-Alternate between your dominant and your weak hand. Develop a rhythm, varying speed, and fingers simultaneously.

Pro Tip: Master the Typewriter Drill with each hand. Then use two basketballs at the same time, one on each side.

NBA greats have been working hard to develop both sides of their game since professional hoops began, so you’re not alone. One of the best weak hand drills is named for one of the greatest centers to ever play the game.

3. The Mikan Drill

Ever heard of a basketball great with the greatest hoops nickname of all time? They called George Mikan “Mr. Basketball.”

An inspiration to scoring greats like Kareem Abdul-Jabbar and Shaquille O’Neal, George Mikan was one of the original dominant “big men” in professional basketball. He helped to revolutionize the game.

The Mikan Drill, named after him, is required training for any player looking to score in the paint–and not only big players.

Performed by standing beneath the hoop and alternating shooting and rebounding between your weak and dominant hand, the drill doesn’t just improve your close-range scoring ability. It will also help develop your weak hand for every part of your game.

Whether you’re a center, forward, or guard, performing the Mikan Drill regularly will increase dexterity in your less dominant hand.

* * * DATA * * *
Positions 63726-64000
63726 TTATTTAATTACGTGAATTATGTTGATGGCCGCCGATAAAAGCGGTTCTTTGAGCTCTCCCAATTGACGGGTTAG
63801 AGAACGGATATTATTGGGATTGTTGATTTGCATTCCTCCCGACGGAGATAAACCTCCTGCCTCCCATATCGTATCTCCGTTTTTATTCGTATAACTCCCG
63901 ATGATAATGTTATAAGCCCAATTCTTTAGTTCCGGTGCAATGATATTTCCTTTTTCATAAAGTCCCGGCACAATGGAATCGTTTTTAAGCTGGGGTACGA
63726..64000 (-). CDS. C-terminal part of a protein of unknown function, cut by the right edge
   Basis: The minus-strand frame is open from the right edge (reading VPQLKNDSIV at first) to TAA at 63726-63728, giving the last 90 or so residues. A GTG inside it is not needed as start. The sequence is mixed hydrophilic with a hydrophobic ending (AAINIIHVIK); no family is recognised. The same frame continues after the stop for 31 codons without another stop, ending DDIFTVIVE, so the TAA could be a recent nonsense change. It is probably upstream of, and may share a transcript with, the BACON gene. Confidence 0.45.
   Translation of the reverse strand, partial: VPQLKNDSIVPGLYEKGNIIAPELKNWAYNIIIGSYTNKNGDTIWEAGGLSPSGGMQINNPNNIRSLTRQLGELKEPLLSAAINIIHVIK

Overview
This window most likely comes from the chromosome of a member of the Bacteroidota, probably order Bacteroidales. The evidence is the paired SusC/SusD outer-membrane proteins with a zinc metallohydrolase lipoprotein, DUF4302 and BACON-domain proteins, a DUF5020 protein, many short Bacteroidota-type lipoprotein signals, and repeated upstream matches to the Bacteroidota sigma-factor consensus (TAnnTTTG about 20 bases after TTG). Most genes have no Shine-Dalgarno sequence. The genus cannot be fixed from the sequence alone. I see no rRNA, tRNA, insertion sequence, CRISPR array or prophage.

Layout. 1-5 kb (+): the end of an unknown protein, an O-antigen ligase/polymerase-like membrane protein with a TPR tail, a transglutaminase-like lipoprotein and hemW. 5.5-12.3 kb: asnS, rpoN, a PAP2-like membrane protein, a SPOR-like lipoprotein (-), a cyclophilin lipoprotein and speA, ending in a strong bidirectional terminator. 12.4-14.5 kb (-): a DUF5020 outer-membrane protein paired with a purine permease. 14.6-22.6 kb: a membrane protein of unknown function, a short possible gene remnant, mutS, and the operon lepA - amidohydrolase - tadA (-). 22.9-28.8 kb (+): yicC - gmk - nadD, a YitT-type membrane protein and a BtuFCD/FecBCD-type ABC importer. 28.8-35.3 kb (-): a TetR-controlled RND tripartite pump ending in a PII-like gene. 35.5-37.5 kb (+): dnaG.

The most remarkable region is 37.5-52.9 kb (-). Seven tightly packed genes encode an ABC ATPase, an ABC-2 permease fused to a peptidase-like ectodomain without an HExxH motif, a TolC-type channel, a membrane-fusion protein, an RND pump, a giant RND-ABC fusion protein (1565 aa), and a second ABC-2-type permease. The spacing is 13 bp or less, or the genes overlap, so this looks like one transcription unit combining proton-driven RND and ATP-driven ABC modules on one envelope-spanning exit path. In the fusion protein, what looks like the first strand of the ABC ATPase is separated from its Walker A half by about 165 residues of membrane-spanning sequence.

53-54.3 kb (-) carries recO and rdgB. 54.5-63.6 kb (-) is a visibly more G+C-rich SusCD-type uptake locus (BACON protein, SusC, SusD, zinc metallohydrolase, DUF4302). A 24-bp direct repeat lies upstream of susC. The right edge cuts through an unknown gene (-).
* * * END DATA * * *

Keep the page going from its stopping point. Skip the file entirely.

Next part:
4. Full Court Drills for Weak Hand

As you build confidence and get comfortable using your weak hand for dribbling and shooting it’s time to graduate to going full court. Master using your weak hand going all the way up and down the floor and you’ll be a force to reckon with come game time.

Watch: Think using your weak hand in hoops is hard? What about baseball?

There are as many drills for using the full court with your weak hand as there are skill lessons in all of basketball. Try a few of these, and then invent a few of your own.

-Weak Hand Full Court To Lay-Up Drill

-Weak Hand To Crossover Dribble-Sprint

-Weak Hand To Half Court Sprint and Stop

A variety of full court drills will help increase your comfort and speed.

Are you keeping your eyes up while dribbling though? You need to see your teammates, defenders, and the hoop!

Let’s try the Tennis Ball Toss.

5. Tennis Ball Toss

This drill is best to start out with your dominant hand while you get the hang of it. Grab a tennis ball in your weak hand and start dribbling a basketball on the other side with your dominant hand.

One of the biggest problems ball handlers have when starting out is looking down at the floor, and at the basketball, rather than looking up. Continue to toss the tennis ball with your weak hand and catch it, and continue to dribble up and down the floor.

This will force you to keep your head up.

Once you get comfortable it’s time to switch. Using your weak hand to dribble during the Tennis Ball Toss drill is a great way to develop your weak hand.

Practice

Been practicing? Okay, now that you can dribble and score with both hands, let’s make sure you have the best ball for your game.

Come read our expert reviews for choosing the ball that’s right for you.